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India emerged as the country with 2nd best conditions for innovation, after the US. UK ranked third and Japan at the fourth.
Japan has emerged as the world’s most innovative nation in terms of business practises, followed by Switzerland, US and Sweden. India has been ranked at 58th position, ahead of China’s 59th position in a ranking of 82 economies, based on their level of innovation during 2002-06. India fared marginally better on a study of innovation enablers (or the ability of a country to facilitate innovation), coming in at No. 50.
The Economic Intelligence Unit, The Economist, survyed 485 senior executives worldwide and analysed data collected between 2002 and 2006.
A forecast by the agency for 2007-2011 expects China to improve its rank by five positions, while India is expected to move up by two. Hence, India will give away its lead over China as an innovative country in the next five years.
The top four will maintain their positions, according to the forecast, while China will move up five places to 54th and Mexico will climb six places to 39th.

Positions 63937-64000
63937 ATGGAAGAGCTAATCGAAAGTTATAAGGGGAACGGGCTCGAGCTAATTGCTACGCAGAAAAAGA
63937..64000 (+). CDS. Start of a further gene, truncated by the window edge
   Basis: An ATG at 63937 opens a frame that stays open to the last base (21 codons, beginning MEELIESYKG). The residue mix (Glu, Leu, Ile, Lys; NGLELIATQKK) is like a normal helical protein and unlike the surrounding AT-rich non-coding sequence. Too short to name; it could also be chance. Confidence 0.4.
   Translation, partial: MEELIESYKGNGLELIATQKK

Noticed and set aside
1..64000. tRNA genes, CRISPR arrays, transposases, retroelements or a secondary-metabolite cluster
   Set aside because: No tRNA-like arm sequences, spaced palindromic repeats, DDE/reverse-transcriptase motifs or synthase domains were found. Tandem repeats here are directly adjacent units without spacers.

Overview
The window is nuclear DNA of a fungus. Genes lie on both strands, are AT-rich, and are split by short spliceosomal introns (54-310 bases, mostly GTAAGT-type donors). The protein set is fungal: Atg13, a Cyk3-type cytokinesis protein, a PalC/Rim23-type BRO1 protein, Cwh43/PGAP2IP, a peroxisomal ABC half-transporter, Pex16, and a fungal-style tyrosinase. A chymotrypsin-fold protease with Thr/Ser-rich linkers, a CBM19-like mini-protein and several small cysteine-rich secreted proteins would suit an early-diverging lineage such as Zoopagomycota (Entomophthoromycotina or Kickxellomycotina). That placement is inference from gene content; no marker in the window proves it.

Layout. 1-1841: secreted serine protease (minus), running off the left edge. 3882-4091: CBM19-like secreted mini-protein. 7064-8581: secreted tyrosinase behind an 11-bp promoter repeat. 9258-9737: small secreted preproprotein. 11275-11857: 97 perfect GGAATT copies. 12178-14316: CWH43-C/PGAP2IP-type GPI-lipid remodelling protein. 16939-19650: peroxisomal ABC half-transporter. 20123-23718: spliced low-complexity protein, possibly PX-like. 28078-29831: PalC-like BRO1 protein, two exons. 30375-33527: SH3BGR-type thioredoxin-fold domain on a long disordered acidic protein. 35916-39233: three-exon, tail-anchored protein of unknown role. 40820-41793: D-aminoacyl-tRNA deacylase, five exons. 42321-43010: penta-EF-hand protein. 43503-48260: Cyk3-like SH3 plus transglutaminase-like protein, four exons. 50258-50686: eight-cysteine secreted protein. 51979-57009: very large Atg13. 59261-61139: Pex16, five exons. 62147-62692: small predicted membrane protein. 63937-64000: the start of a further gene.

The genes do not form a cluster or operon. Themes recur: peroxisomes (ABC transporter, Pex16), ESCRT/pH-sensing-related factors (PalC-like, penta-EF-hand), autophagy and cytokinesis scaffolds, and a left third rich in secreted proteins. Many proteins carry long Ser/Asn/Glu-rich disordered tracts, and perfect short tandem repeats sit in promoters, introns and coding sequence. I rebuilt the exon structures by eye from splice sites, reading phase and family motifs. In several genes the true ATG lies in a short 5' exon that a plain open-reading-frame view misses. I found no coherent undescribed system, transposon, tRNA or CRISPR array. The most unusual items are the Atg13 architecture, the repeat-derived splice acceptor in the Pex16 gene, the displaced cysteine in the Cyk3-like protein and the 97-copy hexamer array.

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The Brazilian government’s decision to override the patent rights of Merck’s HIV/AIDS drug Stocrin (efavirenz) and buy reverse engineered generic versions of the drug at low cost has come as a boon for Indian pharmaceutical companies manufacturing generic versions of efavirenz such as Cipla, Ranbaxy, Aurobindo Pharma and Strides Arcolab.
On Friday, Brazilian President Luiz Inacio Lula da Silva announced invoking the compulsory licensing provision for pharmaceuticals under the World Trade Organisation’s (WTO) agreement on intellectual property – the TRIPS (Trade-Related Aspects of Intellectual Property Rights) – to buy copycat versions of efavirenz from laboratories certified by the World Health Organisation.
With over 200,000 registered cases, Brazil has the most AIDS patients in Latin America. Of them, only 75,000 patients are currently treated with efavirenz.
Welcoming the Brazilian government’s move, Amar Lulla, joint managing director of Cipla, said it was heartening to note that Brazil has invoked the compulsory licensing provision to treat its HIV/AIDS patients with affordable generic drugs.
“The compulsory licensing provision of the TRIPS help countries to protect the rights of its citizens. We welcome the Brazilian move,” he said.
Lulla confirmed that the Brazilian government was negotiating with Cipla for the supply of these medicines.